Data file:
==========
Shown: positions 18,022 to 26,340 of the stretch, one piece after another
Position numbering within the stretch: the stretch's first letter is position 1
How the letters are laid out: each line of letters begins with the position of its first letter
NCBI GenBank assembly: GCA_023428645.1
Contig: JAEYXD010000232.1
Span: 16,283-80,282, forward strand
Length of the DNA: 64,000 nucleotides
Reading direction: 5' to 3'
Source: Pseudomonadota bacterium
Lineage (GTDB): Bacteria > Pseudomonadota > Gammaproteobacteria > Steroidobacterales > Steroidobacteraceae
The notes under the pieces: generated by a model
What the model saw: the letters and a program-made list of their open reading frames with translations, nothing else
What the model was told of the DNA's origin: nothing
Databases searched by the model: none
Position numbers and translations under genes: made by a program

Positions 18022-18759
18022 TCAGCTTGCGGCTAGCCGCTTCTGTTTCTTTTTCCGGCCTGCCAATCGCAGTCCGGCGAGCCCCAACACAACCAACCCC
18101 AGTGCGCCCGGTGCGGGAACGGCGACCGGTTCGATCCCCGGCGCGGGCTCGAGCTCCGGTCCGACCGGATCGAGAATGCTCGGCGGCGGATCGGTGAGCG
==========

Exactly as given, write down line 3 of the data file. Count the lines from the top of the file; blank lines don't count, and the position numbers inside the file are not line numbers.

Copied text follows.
How the letters are laid out: each line of letters begins with the position of its first letter